Although the Caribbean market for Aframaxes has taken a precipitous tumble last week, other tanker segments have maintained healthy spot rates suggesting that vessel oversupply could be moderating in the general sense, Poten & Partners reports in their latest ‘Tanker Opinions’.
“Since ordering momentum continues, due in large part to a feeling that the market is coming off of cycle lows, the threat of vessel oversupply looms. However, the uptick in ton-mile demand could offset the incremental new tonnage supply in the near term,”according to Poten & Partners.
The current order book for tankers, 30,000 deadweight and larger, is 66.1 million deadweight tons (mDWT) through 2017.
However, the reported new orders do not account for the differential between the January 2014 order book and that of today.
At the start of the year, the 2014 order book was 27.2 mDWT, the current order book is 15.9 mDWT and only 8.1 mDWT has reportedly delivered. This differential suggests that 3.3 mDWT, or 12%, of the originally reported order book is on a surface level unaccounted for.
As explained by the report, these vessels are likely to have simply slipped into later years. Looking at the year-to-date delivery pace, this could explain for the majority of that differential.
The bulk of the order book, 41% is made up of VLCC tonnage, the majority of which is currently slated to deliver in 2016. As of the beginning of August, 11 VLCCs have been delivered of an initially expected 36. At this rate, the total deliveries for full year 2014 will be 20 vessels; 16 VLCCs have slipped forward, or been renegotiated and or cancelled.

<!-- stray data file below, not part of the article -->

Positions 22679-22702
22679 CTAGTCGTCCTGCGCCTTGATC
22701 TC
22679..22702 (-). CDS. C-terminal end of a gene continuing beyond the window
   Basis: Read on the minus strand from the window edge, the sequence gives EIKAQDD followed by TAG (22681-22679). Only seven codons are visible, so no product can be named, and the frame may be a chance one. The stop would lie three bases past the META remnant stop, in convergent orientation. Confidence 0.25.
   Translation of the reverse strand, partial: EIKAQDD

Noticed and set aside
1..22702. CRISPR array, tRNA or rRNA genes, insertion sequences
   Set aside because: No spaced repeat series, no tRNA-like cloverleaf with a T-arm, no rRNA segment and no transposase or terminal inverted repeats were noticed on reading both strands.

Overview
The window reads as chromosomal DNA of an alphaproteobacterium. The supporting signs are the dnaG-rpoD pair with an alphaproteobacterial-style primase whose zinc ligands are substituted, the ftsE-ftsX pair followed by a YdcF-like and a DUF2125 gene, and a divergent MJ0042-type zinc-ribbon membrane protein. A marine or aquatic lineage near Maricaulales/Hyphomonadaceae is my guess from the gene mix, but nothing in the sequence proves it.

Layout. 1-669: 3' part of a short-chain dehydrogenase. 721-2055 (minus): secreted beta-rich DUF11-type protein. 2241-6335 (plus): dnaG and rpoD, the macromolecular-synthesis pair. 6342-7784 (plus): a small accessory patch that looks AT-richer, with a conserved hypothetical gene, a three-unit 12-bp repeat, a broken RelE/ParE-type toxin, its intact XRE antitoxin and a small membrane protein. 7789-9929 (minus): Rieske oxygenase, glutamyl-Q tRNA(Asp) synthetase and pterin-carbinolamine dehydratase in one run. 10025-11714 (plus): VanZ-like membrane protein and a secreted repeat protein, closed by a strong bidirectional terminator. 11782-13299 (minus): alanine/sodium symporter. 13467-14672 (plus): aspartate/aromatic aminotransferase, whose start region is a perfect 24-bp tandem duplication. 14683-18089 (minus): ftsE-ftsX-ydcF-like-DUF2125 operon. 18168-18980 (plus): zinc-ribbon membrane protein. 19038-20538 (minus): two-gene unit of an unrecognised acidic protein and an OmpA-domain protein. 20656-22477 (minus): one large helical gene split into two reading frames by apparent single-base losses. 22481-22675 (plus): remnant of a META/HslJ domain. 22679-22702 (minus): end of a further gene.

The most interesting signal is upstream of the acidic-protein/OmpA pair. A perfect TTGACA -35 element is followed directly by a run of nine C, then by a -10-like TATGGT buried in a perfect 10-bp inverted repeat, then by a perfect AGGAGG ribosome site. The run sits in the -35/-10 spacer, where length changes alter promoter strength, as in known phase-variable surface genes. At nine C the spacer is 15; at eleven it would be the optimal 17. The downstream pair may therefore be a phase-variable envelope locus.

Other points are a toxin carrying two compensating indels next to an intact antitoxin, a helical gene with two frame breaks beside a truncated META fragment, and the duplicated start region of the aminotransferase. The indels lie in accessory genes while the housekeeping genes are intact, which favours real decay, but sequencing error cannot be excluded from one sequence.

For example, speculation surrounding the ultimate deliverability of the Suezmax order book is a function of both shipyard capability and orderer of record. Some schools of thought speculation surrounding the ultimate deliverability of the Suezmax order book is a function of both shipyard capability and orderer of record,” the report reads.“On a sector-by-sector basis, a thorough review of credit risk from the shipowner and shipyard perspective can help to hone the view on the actual new supply expected.
Some believe that the Suezmax order book is realistically only 55% of the 62 vessels reportedly on order, suggesting that widely reported order book numbers grossly overstate the reality of new tonnage supply in the next few years.
While shipyard statistics is sometimes a pseudoscience, shipowners are still cautioned not to over-do the ordering in the grander sense.
“Although, for many, it is still difficult to forget the glut of tonnage that has largely plagued the market for most of the past decade, group-think is a powerful force.
Today’s freight environment suggests the faint hope of light at the end of the tunnel, but any rapid influx of tonnage could seriously hinder the upside in earnings for the longer-term,” Poten & Partners concludes.